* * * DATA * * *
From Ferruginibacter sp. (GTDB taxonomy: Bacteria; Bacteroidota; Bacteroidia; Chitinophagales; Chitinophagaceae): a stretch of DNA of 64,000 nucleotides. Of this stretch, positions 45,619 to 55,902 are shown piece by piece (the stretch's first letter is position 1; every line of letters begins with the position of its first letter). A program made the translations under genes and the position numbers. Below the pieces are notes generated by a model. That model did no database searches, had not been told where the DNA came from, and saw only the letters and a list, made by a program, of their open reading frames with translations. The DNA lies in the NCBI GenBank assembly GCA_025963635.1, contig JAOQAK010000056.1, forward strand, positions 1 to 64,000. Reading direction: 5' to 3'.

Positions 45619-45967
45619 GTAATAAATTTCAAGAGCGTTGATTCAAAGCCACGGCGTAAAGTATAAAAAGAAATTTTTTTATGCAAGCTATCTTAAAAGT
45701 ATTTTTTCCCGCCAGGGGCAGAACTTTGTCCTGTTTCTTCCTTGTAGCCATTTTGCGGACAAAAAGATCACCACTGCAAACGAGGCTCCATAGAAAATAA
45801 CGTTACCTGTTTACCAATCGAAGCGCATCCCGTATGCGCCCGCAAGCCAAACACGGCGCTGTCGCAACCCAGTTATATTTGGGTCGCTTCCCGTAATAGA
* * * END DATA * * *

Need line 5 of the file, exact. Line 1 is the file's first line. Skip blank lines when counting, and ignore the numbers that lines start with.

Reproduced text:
45801 CGTTACCTGTTTACCAATCGAAGCGCATCCCGTATGCGCCCGCAAGCCAAACACGGCGCTGTCGCAACCCAGTTATATTTGGGTCGCTTCCCGTAATAGA